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Business income tax
Te take whiwhinga pakihi
Claiming business expenses: Using your home for the business

Using your home for the business

Many people who run a small business use an area set aside in the family home for work purposes. If you are doing this, you can make a claim for the area set aside so long as:

  • it is used principally for business use (such as an office or storage area), and
  • you keep a full record of all expenses you wish to claim.

The responsibility for keeping invoices and records for a home office is the same as for any other business expenses you are claiming. You can claim a portion of the household expenses, such as the rates, insurance, power and mortgage interest. You must keep invoices for these expenses.

You can only claim the expenses that relate to the area set aside for business. Work out the percentage of the work area, compared to the total floor area of the house. Then apply this percentage to the total house expenses.

Example  

In a house of 100 square metres Mereana sets aside 10 square metres as an office (10% of the total floor area). GST-inclusive house expenses for the full year were:

Rates $1,200.00
Insurance (house) $  400.00
Power $  960.00
Total costs (including GST) $2,560.00
Multiply total cost by 3, then divide by 23 to get the GST content $  333.91
Total costs (excluding GST) $2,226.09

If Mereana is not registered for GST the amount to claim is 10% of the total costs including GST:
$2,560 x 10% = $256

If Mereana is registered for GST the amount to claim is 10% of the total costs excluding GST:
$2,226.09 x 10% = $222.60  Mereana can also claim 10% of the GST content of these items in her GST return, she can claim this either annually or on a period-by-period basis.

Claims on mortgage interest

You may also claim a proportion of the mortgage interest (not principal) paid during the year. There is no GST involved in this item, so it is easier to work it out separately. Use the same method of the business floor area percentage to work out what to claim.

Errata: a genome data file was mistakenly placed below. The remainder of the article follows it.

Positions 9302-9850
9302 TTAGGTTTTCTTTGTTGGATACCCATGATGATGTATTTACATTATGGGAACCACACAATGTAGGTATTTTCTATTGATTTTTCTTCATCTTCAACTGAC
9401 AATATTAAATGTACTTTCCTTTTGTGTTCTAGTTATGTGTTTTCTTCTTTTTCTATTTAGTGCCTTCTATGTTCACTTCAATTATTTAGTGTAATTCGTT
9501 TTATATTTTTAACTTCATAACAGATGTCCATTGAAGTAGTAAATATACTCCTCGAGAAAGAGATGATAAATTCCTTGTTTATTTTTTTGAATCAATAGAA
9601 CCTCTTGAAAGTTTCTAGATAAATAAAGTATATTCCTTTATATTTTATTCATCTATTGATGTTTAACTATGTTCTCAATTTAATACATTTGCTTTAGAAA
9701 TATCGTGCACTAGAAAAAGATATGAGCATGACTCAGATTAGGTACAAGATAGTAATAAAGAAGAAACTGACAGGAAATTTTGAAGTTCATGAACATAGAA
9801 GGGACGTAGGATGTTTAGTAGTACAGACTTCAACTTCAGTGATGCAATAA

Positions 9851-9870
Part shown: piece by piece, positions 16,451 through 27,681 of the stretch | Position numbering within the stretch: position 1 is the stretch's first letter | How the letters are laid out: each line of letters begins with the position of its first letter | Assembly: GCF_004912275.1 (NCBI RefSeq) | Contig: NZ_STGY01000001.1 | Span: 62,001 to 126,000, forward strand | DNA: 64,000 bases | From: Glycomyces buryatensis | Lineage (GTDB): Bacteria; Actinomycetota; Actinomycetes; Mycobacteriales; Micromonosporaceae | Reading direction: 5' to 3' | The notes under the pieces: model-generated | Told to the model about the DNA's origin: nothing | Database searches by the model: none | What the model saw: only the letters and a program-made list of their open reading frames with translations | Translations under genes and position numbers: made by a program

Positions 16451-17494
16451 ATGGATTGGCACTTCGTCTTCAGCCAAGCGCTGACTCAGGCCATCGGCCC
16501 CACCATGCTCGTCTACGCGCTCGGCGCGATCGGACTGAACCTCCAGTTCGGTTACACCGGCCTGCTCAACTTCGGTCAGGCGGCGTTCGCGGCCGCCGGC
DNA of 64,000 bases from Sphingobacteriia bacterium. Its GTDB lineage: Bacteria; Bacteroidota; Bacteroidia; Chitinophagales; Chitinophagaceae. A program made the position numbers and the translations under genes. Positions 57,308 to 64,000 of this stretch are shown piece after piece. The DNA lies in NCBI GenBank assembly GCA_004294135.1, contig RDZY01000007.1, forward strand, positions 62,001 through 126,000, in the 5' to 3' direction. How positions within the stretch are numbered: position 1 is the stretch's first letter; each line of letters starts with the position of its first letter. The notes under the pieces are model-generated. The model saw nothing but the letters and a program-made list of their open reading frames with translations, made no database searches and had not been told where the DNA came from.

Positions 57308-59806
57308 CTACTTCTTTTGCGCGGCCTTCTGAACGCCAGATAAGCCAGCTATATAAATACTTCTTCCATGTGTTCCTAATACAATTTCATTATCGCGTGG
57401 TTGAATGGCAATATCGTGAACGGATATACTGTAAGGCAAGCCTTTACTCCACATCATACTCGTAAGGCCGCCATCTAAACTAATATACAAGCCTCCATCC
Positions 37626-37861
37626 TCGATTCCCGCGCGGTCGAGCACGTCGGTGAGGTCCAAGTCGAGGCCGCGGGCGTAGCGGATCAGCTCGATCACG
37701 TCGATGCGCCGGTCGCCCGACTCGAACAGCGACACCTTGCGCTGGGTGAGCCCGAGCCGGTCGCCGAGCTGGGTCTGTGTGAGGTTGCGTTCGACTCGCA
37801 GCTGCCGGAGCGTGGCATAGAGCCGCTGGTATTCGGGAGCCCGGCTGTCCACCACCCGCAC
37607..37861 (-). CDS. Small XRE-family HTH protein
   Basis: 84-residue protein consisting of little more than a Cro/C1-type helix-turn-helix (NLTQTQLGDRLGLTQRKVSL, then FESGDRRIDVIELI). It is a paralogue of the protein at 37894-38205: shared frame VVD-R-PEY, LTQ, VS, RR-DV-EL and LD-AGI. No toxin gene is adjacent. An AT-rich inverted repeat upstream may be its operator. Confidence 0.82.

Example  

The business floor area is 10%.

Mortgage interest paid
(not principal repayments)
$2,340

The amount to claim is:
$2,340 x 10% = $234

 

Note  
  • Depreciation on your home is not claimable from the 2011-12 year onwards. If you claimed depreciation on your home in prior years you must include the depreciation recovered in your tax return when you cease using your home for business purposes, or when you sell your home.
  • You can claim the depreciation on capital items such as a computer, office furniture and fittings, or shelving, used for business purposes in your home.

Telephone costs

You may claim a deduction for telephone rental if you run your business or organisation from your home. If your home is the centre of operations or management for the business, you may claim a deduction of 50% of the telephone rental. Identify those toll calls that are business-related. It is a good idea to use a highlighter on your phone bill to mark the business toll calls. If you have a separate commercial and domestic line rental, you can claim the full cost of the commercial line for both income tax and GST, but none of the domestic rental. If you make any private calls on the business line, you will have to make an adjustment for them.

Claiming home internet used for business purposes

Home internet costs will generally be a private expense of the household and not claimable. However if you run your business from home you may sometimes need to use the internet as part of carrying on your business. 

The portion of the expenditure relating to business usage may be claimable as a business expense. You can't claim any part of the internet expense relating to the household's private usage. 

How the proportion of business-related internet expense is calculated will depend on the type of internet plan you have. You must calculate the business proportion you claim by a method that ensures a fair and reasonable result. You must also meet normal record keeping requirements.

 


Date published: 18 Mar 2014

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